Thanks in part to furiously effective sound mixing, jump cut editing, stunt work and mounted car camera footage, The Bourne Ultimatum is the snap, crackle and pop finale that all fans of the franchise have been hoping for. But there’s no denying that as with any effective superhuman action movie, there are riddles to be pondered...
For the first time on a Bourne film, Damon has allowed almost total access to a journalist and will spend several days telling me his 'war' stories – not just about the movie, which required him to spend six months being hit and learning to fire an arsenal of real guns, but about a delinquent childhood, a brush with death by starvation, and persecution as a "traitor" by sections of the American media. He's articulate, open and as ferociously intelligent as you would expect for a Harvard man (although he dropped out after two years to pursue acting).
He wears black jeans and a black shirt over his lean but muscular frame. With his straw-coloured hair cut short, he has the air of a young senator: all angular features, New England accent, disarming smile and realistic views about the fragility of his celebrity.
...Only once it had been identified did the vicious cycle stop and Damon could get back to work – and as if on cue a runner from the Bourne unit arrives at our cafe to request Damon's company; happily, he suggests we talk again in a couple of days' time. When we do, he's at his rented house near Pinewood studios in Buckinghamshire, cradling his youngest daughter.
At 36, he's been happily married to Argentine-born former barmaid Luciana Barroso for two-and-a-half years, and they have two daughters, Isabella, just turned one, and Alexia, eight, his wife's child from a previous relationship.
"Look, I'm sorry about this," he says, "but my wife's gone out and I've got the kids and their friends. Just a second."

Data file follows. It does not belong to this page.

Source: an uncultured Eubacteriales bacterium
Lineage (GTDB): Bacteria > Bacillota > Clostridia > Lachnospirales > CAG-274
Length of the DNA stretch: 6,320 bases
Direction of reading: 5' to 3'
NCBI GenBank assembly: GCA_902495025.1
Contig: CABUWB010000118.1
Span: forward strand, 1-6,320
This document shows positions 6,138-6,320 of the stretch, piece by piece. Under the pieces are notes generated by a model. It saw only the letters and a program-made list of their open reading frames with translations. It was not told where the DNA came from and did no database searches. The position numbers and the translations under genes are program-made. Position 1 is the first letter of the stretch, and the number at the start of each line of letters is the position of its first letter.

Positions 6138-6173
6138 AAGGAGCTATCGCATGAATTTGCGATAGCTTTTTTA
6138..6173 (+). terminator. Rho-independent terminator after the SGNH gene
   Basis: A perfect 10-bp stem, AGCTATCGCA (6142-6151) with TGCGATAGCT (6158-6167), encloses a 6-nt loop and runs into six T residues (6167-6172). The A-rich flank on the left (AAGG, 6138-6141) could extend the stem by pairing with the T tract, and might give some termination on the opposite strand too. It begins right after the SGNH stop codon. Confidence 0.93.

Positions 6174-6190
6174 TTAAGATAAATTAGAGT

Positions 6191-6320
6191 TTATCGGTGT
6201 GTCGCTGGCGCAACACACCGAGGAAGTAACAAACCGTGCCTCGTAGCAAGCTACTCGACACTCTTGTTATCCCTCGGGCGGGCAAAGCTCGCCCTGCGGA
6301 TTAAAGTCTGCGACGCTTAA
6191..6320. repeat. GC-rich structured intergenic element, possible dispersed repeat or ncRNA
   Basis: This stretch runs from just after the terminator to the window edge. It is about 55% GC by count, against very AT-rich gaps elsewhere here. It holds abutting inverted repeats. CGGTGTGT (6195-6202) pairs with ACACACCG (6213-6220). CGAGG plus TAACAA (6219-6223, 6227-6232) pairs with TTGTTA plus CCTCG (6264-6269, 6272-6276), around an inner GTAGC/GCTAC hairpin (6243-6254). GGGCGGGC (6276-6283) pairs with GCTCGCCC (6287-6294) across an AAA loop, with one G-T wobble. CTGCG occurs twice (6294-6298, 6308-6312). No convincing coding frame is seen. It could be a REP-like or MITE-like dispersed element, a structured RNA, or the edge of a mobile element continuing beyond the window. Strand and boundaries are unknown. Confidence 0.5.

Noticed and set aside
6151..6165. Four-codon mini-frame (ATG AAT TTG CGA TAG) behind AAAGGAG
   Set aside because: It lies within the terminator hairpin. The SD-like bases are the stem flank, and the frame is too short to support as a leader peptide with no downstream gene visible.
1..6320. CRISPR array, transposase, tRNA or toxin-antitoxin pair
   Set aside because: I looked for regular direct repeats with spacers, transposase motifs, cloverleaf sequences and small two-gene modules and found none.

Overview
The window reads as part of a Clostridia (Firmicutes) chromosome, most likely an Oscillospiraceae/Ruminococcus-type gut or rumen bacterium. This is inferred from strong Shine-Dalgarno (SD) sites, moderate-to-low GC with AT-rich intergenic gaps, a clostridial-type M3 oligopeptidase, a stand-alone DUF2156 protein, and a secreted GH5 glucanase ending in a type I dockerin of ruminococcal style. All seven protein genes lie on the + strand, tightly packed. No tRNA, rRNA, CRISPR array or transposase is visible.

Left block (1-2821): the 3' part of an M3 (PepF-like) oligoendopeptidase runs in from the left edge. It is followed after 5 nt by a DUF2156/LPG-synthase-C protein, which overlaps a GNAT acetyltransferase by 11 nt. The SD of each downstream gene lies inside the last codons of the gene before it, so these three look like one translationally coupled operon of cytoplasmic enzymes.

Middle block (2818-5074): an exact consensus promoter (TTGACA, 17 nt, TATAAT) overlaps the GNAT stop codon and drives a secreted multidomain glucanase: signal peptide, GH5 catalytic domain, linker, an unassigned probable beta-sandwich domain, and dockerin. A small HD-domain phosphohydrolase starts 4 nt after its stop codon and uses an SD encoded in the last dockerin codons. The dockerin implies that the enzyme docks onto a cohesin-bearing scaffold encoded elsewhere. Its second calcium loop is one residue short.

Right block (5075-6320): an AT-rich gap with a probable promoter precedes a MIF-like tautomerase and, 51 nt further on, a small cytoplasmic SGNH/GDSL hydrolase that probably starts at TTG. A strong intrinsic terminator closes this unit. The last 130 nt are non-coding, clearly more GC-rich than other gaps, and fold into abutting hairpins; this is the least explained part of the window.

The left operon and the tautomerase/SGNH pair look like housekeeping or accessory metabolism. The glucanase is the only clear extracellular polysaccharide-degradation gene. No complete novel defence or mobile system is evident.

He breaks off and explains to the youngsters that if they go and play for a while, he'll take them to the park. Isabella continues to gurgle on his hip while we talk.
He's been a vocal opponent of the war in Iraq and has taken a lot of flak for speaking out publicly against it.
If Damon sounds intense, he's not – none of us are used to Harvard-educated A-listers with a clear moral compass and precise opinions – and he suggests that next time we meet up we have a beer.
Will his friends George Clooney and Brad Pitt be there, I wonder?
"Now those guys are kindred spirits," he says. "Having a beer with those two is exactly like having a drink with guys I grew up with. It's just like any other group – cards, pool, a few beers. Behind closed doors you would have no idea of all that stuff. If an alien came down and saw George and Brad in a room with ten other guys, they would not be able to point out the movie stars based on how they were behaving."
The same is true of Matt Damon, of course, and maybe that's the big difference between Bourne and Bond.
Every actor who's ever played 007 has been associated with the character for ever more, but Bourne's identity lives only on the cinema screen. Outside, Matt Damon is free to be himself. Like Bourne never existed.